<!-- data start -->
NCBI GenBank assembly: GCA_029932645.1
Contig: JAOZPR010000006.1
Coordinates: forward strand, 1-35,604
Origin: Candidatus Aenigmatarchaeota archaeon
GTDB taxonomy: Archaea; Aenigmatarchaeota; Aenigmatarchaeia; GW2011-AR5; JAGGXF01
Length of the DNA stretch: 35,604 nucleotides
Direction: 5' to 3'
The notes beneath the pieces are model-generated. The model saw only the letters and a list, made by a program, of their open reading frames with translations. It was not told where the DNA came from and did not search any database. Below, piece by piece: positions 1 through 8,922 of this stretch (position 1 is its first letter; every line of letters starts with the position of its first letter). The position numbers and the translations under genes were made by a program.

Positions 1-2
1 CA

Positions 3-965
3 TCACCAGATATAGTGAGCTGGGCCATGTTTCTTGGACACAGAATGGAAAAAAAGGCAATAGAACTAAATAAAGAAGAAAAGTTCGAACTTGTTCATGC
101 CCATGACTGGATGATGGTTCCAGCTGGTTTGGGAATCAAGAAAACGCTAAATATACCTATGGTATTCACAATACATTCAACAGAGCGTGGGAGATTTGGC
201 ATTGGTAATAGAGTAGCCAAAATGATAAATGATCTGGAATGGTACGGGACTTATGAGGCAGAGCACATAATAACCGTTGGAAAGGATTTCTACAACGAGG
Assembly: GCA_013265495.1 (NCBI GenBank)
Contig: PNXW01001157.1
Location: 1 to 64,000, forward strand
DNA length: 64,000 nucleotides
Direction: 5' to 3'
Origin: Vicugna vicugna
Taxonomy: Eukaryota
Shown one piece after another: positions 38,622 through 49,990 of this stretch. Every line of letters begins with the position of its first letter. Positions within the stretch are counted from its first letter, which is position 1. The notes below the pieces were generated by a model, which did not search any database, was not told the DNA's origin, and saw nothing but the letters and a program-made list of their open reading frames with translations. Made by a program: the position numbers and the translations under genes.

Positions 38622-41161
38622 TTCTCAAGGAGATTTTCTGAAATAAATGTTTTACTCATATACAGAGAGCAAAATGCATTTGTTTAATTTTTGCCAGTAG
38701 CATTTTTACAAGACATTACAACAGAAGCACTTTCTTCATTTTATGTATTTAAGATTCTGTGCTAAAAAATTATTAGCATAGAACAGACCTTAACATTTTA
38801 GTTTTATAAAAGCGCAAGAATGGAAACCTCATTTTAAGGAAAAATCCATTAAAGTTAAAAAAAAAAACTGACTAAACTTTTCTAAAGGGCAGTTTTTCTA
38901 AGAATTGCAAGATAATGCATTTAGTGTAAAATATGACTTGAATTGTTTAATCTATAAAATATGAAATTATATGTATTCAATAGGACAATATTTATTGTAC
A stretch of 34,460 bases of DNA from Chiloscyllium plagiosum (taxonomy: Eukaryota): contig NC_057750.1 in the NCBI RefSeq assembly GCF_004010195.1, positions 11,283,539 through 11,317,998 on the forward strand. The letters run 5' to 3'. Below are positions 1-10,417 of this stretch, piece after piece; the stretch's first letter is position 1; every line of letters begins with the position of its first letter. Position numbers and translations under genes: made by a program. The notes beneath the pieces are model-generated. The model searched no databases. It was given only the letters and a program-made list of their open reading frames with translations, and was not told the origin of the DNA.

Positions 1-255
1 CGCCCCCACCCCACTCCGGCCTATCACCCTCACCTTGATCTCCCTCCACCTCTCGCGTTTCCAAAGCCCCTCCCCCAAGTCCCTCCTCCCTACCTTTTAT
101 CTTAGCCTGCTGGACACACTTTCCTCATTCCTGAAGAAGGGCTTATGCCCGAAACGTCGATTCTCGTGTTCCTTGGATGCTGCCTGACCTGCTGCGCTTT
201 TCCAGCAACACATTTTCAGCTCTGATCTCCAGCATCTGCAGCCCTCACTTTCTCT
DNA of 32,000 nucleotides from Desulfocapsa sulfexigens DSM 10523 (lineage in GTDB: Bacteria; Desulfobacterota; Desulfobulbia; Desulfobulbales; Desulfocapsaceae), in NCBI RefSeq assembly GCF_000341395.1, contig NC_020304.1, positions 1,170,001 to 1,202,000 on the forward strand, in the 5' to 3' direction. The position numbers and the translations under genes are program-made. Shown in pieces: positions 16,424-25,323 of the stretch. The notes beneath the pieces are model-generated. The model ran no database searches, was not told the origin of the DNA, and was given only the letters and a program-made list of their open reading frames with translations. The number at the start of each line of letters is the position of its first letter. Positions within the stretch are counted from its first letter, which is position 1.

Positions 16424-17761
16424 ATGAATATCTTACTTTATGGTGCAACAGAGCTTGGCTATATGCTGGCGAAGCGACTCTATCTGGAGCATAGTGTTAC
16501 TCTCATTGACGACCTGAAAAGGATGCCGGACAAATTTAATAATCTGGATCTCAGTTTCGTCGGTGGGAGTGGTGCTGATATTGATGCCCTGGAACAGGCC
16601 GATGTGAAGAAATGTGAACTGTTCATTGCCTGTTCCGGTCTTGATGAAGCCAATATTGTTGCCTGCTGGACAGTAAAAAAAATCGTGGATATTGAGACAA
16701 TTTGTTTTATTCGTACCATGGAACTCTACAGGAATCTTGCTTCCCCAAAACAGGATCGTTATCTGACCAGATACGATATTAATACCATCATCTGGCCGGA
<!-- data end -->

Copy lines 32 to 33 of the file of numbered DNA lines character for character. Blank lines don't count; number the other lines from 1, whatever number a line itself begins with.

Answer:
201 TCCAGCAACACATTTTCAGCTCTGATCTCCAGCATCTGCAGCCCTCACTTTCTCT
DNA of 32,000 nucleotides from Desulfocapsa sulfexigens DSM 10523 (lineage in GTDB: Bacteria; Desulfobacterota; Desulfobulbia; Desulfobulbales; Desulfocapsaceae), in NCBI RefSeq assembly GCF_000341395.1, contig NC_020304.1, positions 1,170,001 to 1,202,000 on the forward strand, in the 5' to 3' direction. The position numbers and the translations under genes are program-made. Shown in pieces: positions 16,424-25,323 of the stretch. The notes beneath the pieces are model-generated. The model ran no database searches, was not told the origin of the DNA, and was given only the letters and a program-made list of their open reading frames with translations. The number at the start of each line of letters is the position of its first letter. Positions within the stretch are counted from its first letter, which is position 1.